In 2009, a 14-year-old Rachel Sennott was reading Twilight when she started to feel a sensation she’d never felt before. “Do you remember when Bella was really cold and then she had to get in the sleeping bag with Jacob? She's like, ‘I couldn't help it. I had to cling to his warm body.’ I was getting horny at that,” Sennott, now 26, tells Bustle. “That specific part of the book ignited something in me.”
But even though she felt things — like an unequivocal devotion to Team Jacob — Sennott hadn’t yet fully gone through puberty, and was endlessly mocked for her petite, underdeveloped physique. Luckily, she had a superpower: the rollicking sense of humor that would one day make her the breakout star of 2021’s Shiva Baby, as well as a standout among the murderer’s row of talent in this summer’s Bodies Bodies Bodies. “People would tease me and make fun of me. Then I started being like, ‘Guys, stop, please stop.’ And [some] people would laugh,” she says. “I realized if I played on the joke, everyone would laugh. It felt like I was more in control.”
In the years since, Sennott has worked hard to move past feeling like she’s the butt of the joke — to root her humor in self-confidence, not self-deprecation. “Social media helped me feel more confident because I remember feeling not pretty or whatever. Then I literally was like, ‘I'm going to tell myself every single day that I'm cool or that I'm smart in my own way,’” she says of her Instagram account, @treaclychild, where bio reads, “sexy, and unique.” “Being funny online, like posting photos that I think felt true to me, even if they were kind of weird or different, that kind of helped me form a sense of identity.” A self-consciously sexy identity at that — thank Jacob Black.
Below, Sennott reminisces about getting felt up watching Step Brothers, her love of Hollister, and the Gossip Girl-esque beauty standards of the late aughts.
Take me back to 2009, when you were 14. How were you feeling about life?
I was a musical theater nerd. I was always into performing, but not in a cool way. I feel like I was probably annoying to be around, very goody two shoes.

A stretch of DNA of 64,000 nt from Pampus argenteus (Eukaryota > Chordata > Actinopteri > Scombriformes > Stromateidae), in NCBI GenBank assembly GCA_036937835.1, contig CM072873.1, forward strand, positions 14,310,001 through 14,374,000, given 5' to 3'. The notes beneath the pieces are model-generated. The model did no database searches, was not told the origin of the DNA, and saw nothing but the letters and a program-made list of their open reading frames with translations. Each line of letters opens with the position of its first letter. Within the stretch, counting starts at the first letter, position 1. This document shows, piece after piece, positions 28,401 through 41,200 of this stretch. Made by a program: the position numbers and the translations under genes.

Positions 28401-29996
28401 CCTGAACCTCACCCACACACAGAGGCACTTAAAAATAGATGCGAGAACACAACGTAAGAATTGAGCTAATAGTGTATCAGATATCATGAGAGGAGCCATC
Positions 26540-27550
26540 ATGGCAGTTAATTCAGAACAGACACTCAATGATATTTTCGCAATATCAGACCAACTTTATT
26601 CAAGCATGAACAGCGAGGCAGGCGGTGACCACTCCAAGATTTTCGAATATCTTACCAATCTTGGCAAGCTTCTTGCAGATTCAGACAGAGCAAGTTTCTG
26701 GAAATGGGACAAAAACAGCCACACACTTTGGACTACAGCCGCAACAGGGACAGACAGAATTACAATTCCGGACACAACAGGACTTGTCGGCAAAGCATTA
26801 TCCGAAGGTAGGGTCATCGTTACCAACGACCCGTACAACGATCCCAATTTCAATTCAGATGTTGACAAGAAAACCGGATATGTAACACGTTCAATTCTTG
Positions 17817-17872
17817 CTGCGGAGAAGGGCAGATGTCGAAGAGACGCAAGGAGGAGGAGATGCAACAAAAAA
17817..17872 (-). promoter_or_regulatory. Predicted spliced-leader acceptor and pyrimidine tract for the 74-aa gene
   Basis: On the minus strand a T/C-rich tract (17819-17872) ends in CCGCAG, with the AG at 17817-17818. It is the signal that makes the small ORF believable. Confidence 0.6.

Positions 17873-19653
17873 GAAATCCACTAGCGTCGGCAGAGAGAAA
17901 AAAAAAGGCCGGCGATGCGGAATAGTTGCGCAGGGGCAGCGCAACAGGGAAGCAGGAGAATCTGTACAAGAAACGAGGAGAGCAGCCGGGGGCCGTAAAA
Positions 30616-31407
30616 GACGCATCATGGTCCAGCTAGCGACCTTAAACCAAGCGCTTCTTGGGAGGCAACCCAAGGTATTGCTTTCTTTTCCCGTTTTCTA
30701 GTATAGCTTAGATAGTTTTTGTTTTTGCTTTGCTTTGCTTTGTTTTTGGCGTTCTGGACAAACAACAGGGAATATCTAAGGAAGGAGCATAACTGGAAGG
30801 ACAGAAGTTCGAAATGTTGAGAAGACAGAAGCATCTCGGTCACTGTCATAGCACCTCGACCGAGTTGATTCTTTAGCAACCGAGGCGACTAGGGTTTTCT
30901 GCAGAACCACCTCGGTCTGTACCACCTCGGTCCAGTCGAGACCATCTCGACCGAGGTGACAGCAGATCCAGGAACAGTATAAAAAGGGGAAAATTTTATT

You were raised Catholic. What was your relationship like to religion at the time?
I was really scared — terrified, honestly — of going to hell. I went to church every single Sunday. I was not very sexually experienced at 14. I didn't kiss for a really long time and then that was all I did. Then one time during Step Brothers, my high school boyfriend touched my boobs over my shirt. I literally was scandalized.
How were you feeling in your body?
Horrible. I didn't feel confident in myself until like two, maybe three years ago. I went through puberty later. I remember getting boobs when I was doing a production of Les Mis and I was Madame Thenardier. I had to wear this corset and they put it on me and I looked down and I was like, "Oh my God, I have tits." It was crazy. I remember people would look at my boobs in the corset and I was like, "This means something." Then I wanted people to keep looking at my boobs. I think that was my first foray into growing up. I was like, "Boobs. I feel good about those."
Then in college I went on birth control, which made me insane and f*cked up. I was breaking out, my face shape changed. It made my face all puffy, just from the weird hormones. So I didn't feel very confident in college, and right after college either. Then I went through a relationship that destroyed my life, but made me hot because at the end I was like, "I must find self-worth." So now I I feel more confident in just myself. I can tell what my style is and what kind of things make me feel good. But it took a while.
So you hadn’t gone through puberty yet at 14?
Yeah, I had a slow puberty. My period came late. I was really short. In middle school, I remember my friend group called me “the butt” of the group, which was mean. Like I was the bottom of the group, the butt of the joke. It sucked. I remember I brought a reusable lunch bag to school that my mom had got me from Walmart, and everyone else had brown paper bags. One day my friends sat me down at the table and they were like, "You need to bring a brown paper bag tomorrow or a Vera Bradley lunch bag, or you can't sit with us."
What did you do?
I literally had a breakdown to my mom and then I brought a brown paper bag. She was like, "It's horrible for the environment." I was like, "I don't care! I'm being bullied!"
What were you dressing like at the time?
I would beg my parents to take me to Hollister or Abercrombie. Then I got one or two shirts from there, so then I would just wear the same Hollister or Abercrombie shirt over and over and over. I remember my friend gave me her Abercrombie hand-me-downs, because I was so much shorter than her and smaller than everyone else. So I wore this pink and green Abercrombie polo — I would alternate between the two shirts — and I didn't have time to wash them. Then I raised my hand in class and I smelled my own armpit and I was like, "Okay, I need to wear another shirt for a day."
How did you imagine your future when you were 14?
I always wanted to be an actress, so I was thinking of that. But I didn't have a very good idea of what being an actress-writer-performer meant. In my head I was like, "You get into a limo...”
I'm glad that this has changed because at the time Gossip Girl [actors were the norm]. I always wondered how I would ever fit into those beauty standards or just that world. Because I can't really pull that off. So I think at 14 [I din’t realize] I could authentically look like myself, feel like myself, and feel like that's what makes me interesting, as a performer.
This interview has been edited and condensed for clarity.